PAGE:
Why should you stop putting returns labels in the box and switch to an online portal ahead of Brexit?
eCommerce is booming. Online orders have increased by an astounding 49% since the start of lockdown. Naturally returns have risen too and forced themselves to the top of the list of fashion brands’ biggest problems. However, some retailers are still using old business methods when it comes to returns despite the level of innovation in this area. Some retailers still require customers to fill in a returns label included in the outbound parcel or, worse still, only accept in-store returns. This outdated returns process is about to become an even bigger issue for retailers worldwide.
Over a third of retailers are not ready for Brexit. Tens of thousands of businesses are still relying on further transition period extensions rather than putting concrete measures in place to trade in a post-Brexit world. For behind-the-times retailers not using an online returns portal, a complex returns-shaped problem awaits for them in 2021.
It’s time to consider managing your returns through an online portal. Our returns experts explain why…
What is a label in the box and why is it used?
Including a returns label was once the cheapest and most reliable way for retailers to get returned goods back. As eCommerce began to gain popularity, retailers were often more focused on creating a unique online shopping experience and building their brand. Returns were more of an afterthought.
By including a returns slip in the outbound parcel, retailers could easily outline what information was required, ensure the cheapest mail route was being used if they advertised free returns, and didn’t force customers to print off their own. Some retailer’s took a laissez faire attitude to returns, and just let the customer take care of and pay for their return’s route back.
This technology is over 20 years old. Things have moved on. And Brexit will force retailers to digitise their returns.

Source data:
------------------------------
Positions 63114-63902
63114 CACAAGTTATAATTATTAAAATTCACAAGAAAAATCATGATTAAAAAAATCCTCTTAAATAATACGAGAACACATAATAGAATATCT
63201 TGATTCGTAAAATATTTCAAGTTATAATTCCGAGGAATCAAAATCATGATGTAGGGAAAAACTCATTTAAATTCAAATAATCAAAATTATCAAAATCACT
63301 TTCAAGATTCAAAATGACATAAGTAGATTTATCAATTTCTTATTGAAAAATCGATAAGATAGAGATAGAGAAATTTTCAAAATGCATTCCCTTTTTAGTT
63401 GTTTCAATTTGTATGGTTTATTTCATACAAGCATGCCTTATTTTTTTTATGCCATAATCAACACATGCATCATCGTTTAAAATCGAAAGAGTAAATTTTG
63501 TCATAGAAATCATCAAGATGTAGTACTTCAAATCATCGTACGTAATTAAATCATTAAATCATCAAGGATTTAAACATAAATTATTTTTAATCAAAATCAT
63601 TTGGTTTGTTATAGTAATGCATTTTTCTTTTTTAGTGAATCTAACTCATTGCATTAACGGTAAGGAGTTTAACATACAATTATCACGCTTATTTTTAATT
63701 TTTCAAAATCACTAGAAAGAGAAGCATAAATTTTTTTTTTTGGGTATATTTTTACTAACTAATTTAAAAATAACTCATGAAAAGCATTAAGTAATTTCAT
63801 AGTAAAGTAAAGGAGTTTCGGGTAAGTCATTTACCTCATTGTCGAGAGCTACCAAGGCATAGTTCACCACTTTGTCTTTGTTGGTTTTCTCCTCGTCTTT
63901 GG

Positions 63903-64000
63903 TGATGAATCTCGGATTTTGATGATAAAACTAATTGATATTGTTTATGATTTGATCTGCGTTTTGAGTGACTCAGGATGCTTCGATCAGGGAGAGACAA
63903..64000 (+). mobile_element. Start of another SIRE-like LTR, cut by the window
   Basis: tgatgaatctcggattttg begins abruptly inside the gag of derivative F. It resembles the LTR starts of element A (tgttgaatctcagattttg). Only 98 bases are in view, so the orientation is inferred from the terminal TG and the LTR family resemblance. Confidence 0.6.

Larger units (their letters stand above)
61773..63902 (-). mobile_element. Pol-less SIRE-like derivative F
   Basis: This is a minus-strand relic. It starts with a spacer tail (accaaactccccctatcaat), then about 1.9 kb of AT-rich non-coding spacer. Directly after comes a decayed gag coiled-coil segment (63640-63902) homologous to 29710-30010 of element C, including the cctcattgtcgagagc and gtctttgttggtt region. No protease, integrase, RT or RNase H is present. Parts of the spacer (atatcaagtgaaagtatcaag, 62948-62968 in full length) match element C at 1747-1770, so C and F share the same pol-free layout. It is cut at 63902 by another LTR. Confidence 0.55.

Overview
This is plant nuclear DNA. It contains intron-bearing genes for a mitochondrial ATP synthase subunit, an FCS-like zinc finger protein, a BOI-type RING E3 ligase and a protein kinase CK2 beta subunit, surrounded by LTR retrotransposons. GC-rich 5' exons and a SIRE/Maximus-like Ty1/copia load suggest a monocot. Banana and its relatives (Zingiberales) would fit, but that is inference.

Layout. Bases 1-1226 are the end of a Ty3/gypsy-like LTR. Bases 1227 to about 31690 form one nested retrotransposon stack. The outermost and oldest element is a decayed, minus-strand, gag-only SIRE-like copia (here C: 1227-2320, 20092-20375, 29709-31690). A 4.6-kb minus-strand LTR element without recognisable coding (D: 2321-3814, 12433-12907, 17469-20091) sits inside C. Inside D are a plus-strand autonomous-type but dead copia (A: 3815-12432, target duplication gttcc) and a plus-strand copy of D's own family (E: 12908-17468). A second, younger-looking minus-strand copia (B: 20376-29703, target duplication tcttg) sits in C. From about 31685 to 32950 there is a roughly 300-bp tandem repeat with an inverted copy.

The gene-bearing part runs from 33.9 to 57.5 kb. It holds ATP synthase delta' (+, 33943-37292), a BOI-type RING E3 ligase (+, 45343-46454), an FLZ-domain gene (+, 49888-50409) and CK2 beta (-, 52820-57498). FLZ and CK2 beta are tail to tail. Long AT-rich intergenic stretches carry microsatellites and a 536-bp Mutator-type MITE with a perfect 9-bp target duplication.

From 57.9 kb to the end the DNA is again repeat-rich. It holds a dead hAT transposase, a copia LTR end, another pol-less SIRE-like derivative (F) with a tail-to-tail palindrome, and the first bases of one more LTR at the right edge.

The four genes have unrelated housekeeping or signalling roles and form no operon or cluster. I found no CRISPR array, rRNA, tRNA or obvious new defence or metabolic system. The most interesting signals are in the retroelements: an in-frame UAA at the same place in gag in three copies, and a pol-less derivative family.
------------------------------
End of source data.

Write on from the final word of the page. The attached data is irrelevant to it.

Here are just some of the reasons why retailers worldwide are adopting an online returns portal:
No mysterious packages arriving at your warehouse
Using a label in the box, retailers never know what is being returned until it has arrived at the warehouse and the data is manually processed by employees. With consumers having up to 14 days to notify retailers of their intent to return, or 30 days if the goods are faulty, retailers can be kept in the dark for a while. An online portal allows retailers to receive all the information in advance. They know who is returning, what is coming back, when they will be returned, why they are being returned, and where they will arrive.
Having this sort of information available sooner allows for retailers to better manage their production levels. If they know an item is returning due to size issues, they know it’s likely to be undamaged and ready for resale quickly at a certain location. Ultimately, more visibility allows for better, quicker decision making.
Once a label is filled in and sent off, that’s it. No confirmation, no communication, and often no tracking. A customer may not hear about the status of their return or refund for a while. Which can be as much as 20 days later for some label-in-the-box retailers. With an online portal, customers are kept informed throughout the whole process via email or SMS. Returns can be tracked on their journey back; warehouses then can process the return faster and provide instant refunds.
One of the most common customer service enquiries is “Where’s my refund?”. However, as customers can be notified on key return journey milestones and refunds are faster than label-in-the-box methods, customers are kept “in the know”. This reduces the amount of refund enquiries. ZigZag’s online platform reduced customer service enquiries by 40% for one of its leading UK-based fashion brands. Launching a labelless solution, this retailer has drastically cut paper waste and customer service staffing costs whilst improving the customer experience.
Get stuff done. Faster.
An online portal can also reduce warehouse processing times by up to 50%. Greater visibility as to what is returned allows warehouses to know what’s inside the box without having to cut it open. Items can be grouped together by their contents and expected condition in order to streamline the grading process. Additionally, warehouse managers will know ahead of time when there is an influx of returns coming, allowing for better worker scheduling, which further cuts costs. For customers, faster warehouse processing times means faster refunds. Everyone loves a speedy refund. This will improve customer satisfaction and get loyal customers back on your site shopping again!